Raytheon [RTN] and Germany’s Rheinmetall said Friday they have officially formed a new joint venture as they prepare to submit a combat vehicle proposal for the Army’s Bradley replacement program.
The U.S.-based Raytheon Rheinmetall Land Systems team will propose the Lynx fighting vehicle for the Optionally Manned Fighting Vehicle program, with bid samples due for the prototype phase due to the Army by Oct. 1.
“This advanced combat vehicle will be made in America,” Sam Deneke, vice president of Raytheon Land Warfare Systems, said in a statement. “Our team will produce and deliver a fighting vehicle to the U.S. Army that protects our troops and gives them an overwhelming advantage on the battlefield.”
The two companies first announced they would partner on an OMFV offering last October, showing Rheinmetall’s Lynx outfitted with Raytheon-built capabilities at the annual AUSA conference in D.C. (Defense Daily, Oct. 9 2018).
Officials said Lynx will specifically be offered with Raytheon’s TOW missiles, an active protection system, third-generation FLIR technology and a Coyote unmanned aircraft system.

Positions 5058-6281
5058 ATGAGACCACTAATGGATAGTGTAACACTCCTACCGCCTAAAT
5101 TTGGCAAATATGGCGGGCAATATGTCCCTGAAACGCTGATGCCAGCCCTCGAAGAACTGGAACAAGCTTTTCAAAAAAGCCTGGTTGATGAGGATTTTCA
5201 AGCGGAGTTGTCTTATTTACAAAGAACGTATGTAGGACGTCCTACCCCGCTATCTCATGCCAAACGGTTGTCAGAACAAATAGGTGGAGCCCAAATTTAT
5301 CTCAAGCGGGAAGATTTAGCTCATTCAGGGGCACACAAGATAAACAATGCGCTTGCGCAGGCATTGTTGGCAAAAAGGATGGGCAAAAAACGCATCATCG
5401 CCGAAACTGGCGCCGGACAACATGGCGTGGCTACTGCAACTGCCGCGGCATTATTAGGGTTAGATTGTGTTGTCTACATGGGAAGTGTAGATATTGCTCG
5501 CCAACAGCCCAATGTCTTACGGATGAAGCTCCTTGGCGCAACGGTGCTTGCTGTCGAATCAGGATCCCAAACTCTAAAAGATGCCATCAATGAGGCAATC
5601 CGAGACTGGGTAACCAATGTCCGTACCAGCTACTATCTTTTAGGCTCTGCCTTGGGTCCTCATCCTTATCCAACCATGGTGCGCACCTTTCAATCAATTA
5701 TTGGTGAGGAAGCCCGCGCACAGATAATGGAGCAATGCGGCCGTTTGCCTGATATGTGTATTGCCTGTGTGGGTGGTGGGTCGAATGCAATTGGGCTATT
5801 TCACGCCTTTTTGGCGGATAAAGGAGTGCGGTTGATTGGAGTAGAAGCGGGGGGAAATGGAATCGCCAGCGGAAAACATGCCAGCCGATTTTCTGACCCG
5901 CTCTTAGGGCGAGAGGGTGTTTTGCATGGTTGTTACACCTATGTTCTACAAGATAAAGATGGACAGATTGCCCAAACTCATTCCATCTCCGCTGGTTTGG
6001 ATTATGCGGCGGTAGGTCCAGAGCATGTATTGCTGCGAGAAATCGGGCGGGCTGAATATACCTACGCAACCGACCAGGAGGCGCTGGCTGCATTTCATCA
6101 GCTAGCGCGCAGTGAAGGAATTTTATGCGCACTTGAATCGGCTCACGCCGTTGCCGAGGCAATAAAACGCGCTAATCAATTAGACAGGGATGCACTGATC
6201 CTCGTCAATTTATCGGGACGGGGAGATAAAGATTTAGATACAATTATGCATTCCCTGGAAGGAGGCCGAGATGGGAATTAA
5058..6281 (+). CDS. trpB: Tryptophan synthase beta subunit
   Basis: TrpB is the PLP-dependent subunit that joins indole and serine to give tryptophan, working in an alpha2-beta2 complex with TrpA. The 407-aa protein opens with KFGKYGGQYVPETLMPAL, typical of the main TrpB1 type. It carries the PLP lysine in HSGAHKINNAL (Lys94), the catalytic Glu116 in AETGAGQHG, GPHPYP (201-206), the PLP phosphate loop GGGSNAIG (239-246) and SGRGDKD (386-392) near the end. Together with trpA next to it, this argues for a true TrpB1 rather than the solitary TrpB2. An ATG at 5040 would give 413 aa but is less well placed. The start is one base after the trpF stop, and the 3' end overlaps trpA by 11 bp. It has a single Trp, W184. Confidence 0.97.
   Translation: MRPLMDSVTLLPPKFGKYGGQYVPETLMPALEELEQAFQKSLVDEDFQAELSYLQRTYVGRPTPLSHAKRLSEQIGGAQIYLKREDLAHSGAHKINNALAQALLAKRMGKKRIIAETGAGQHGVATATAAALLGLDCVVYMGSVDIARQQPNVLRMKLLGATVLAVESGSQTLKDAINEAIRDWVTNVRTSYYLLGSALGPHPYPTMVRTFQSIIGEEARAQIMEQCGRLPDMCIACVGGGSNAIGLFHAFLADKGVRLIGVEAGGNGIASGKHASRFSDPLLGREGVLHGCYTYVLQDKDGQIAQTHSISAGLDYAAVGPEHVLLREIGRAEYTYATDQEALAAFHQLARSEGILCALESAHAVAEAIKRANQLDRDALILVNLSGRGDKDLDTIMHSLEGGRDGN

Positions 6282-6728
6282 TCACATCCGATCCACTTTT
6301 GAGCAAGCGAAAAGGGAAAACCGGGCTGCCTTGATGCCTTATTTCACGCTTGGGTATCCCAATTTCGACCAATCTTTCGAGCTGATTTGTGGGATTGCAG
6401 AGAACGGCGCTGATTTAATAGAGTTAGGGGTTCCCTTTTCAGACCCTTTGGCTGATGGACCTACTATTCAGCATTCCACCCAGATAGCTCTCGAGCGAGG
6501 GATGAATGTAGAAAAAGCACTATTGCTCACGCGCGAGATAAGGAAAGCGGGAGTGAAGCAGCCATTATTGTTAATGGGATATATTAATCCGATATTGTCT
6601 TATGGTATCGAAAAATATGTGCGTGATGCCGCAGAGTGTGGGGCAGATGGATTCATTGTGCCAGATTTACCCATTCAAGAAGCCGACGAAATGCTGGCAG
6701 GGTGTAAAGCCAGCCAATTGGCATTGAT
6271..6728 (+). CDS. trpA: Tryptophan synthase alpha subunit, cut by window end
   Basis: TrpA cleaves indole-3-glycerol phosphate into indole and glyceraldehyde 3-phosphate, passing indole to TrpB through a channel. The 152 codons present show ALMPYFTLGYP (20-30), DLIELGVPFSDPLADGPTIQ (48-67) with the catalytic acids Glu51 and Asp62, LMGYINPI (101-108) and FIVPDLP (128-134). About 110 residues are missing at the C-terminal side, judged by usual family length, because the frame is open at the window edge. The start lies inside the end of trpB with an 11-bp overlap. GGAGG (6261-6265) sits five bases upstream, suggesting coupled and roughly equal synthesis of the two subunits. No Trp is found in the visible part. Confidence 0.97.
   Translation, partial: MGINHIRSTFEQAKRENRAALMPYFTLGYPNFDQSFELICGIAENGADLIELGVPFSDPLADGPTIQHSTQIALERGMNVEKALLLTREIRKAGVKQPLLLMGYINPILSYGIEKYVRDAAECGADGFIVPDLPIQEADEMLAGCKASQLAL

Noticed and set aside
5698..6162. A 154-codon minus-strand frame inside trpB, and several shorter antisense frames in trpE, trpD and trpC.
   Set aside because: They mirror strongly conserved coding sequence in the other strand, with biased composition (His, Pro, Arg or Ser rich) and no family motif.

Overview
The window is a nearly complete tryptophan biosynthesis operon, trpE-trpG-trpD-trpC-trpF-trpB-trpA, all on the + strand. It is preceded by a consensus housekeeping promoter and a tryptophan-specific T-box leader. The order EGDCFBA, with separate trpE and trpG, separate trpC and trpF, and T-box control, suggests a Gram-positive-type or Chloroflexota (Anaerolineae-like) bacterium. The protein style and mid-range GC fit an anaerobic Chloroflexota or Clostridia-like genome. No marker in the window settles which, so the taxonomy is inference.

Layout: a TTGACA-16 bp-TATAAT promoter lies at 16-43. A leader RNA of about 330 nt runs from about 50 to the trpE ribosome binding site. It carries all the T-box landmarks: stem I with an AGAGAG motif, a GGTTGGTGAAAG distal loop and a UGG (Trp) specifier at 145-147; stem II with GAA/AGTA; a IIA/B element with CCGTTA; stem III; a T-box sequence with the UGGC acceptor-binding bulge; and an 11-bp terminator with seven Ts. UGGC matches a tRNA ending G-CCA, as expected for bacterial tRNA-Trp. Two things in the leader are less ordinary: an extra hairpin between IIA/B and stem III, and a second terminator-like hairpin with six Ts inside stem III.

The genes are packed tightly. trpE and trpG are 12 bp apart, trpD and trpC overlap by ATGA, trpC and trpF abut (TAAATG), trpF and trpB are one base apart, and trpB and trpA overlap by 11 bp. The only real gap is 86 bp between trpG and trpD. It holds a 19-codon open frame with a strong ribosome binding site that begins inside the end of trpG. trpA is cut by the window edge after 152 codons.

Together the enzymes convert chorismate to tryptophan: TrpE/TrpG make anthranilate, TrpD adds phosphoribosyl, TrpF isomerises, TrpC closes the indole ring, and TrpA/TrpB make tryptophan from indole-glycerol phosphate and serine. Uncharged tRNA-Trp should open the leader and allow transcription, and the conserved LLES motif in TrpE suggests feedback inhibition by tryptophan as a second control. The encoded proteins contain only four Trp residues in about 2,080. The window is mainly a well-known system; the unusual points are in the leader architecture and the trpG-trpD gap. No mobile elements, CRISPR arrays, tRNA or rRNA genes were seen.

Raytheon and Rheinmetall also recently announced they added Detroit-based automotive engineering firm Pratt & Miller to its OMFV team to begin assembling a U.S. supply chain for Lynx (Defense Daily, Aug. 13).
The new joint venture will likely be joined by General Dynamics [GD], with its Griffin III platform, in the OMFV prototype competition, after both BAE Systems and SAIC [SAIC] said they would sit out the program after previously expressing interest.
Officials leading the OMFV effort previously noted the Army will re-open the competition for a production contract following the conclusion of the prototype phase, while setting sights on 2026 to field the first vehicles (Defense Daily, July 18).
Rheinmetall’s Lynx vehicle was recently selected to move forward, along with South Korea’s Hanwha, in the Australian Army’s potential $10.2 billion future infantry fighting vehicle competition (Defense Daily, Sept. 19).